What to expect in a contemporary class
By Jackielou Perez | January 20, 2011
has enlisted the help of Canada's National Ballet School
contemporary repertoire teacher Shaun Amyot and artistic director/founder of Kinetic Elements
Kendra Hughes to offer tips for those beginning contemporary dance.
Because contemporary encompasses a broad range of styles, Amyot says to expect the unexpected! Coming into the room with a preconceived idea of what you are about to learn is never useful he says. Each technique is different, and each teacher approaches said techniques in an individual way. That being said, each teacher has something valuable to offer so an alert open mind is key.
- Like a ballet class, there are lots of techniques to learn especially since a lot of contemporary dance is working with the body and being grounded. For exercises, Hughes says to pay attention to the way the teacher is demonstrating with their body as well as what they are saying about the exercise. This will help when it is time for you to do the exercise to the music.
- When it comes to preparing for a class, she says it is a good idea to wear something comfortable to move in, but make sure the teacher can still see your body underneath to make adjustments such as posture. For footwear, barefoot or foot “undeez”. It is also a good idea to bring a bottle of water and an open attitude.
- Like any new activity, don’t get discouraged after one try. Remember you are doing this for yourself so have a good time. And because some movement styles resonate more deeply with certain people, Amyot encourages beginning students to try as many different styles as possible to find what “speaks” to them most profoundly.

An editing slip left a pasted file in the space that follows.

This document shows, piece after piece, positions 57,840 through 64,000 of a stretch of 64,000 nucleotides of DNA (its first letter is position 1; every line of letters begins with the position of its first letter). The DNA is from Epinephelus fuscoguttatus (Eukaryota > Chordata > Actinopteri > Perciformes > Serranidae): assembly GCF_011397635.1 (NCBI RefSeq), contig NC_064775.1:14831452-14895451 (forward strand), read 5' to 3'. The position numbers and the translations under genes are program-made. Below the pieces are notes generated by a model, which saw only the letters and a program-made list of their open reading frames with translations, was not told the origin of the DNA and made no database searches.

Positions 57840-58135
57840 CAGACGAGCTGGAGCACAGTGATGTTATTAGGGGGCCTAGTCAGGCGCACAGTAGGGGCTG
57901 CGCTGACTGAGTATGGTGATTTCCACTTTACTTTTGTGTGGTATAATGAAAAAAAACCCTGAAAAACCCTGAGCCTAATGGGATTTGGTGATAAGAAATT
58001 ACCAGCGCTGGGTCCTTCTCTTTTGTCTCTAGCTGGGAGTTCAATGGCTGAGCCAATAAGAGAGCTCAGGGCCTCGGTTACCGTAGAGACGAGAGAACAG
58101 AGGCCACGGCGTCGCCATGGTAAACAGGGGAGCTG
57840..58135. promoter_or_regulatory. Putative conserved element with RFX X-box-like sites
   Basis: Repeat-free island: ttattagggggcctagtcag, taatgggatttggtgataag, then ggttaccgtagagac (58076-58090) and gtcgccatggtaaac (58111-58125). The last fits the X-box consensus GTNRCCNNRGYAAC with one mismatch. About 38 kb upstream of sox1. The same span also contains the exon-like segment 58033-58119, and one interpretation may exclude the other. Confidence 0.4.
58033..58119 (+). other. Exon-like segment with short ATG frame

Local studios will most likely offer a contemporary dance or the occassional workshop. Find them in the dance registry
. Below are some training centres in Canada.
•TORONTO DANCE THEATRE
•SCHOOL OF CONTEMPORARY DANCERS
•HARBOUR DANCE CENTRE
Kendra Hughes is a graduate of George Brown College in their dance program. Since then she has been breaking the boundaries of dance. She is also the artistic director/founder of the company, Kinetic Elements, and teaches contemporary classes in Toronto. For more information on events and classes, visit kineticelementsdance.com.
A native of Ottawa, Ontario, Shaun Amyot completed his early training at The School of Dance before entering the Post-Secondary Program at Canada's National Ballet School (NBS.) He has worked with Jiri Kylian and William Forsythe and had his first commission for the San Francisco Ballet School in May of 2010 entitled 5.26.10. His work mixes choreography with improvisation challenging the dancers to find their own voices. He currently teaches Contemporary Repertoire and Improvisation Technique at NBS.
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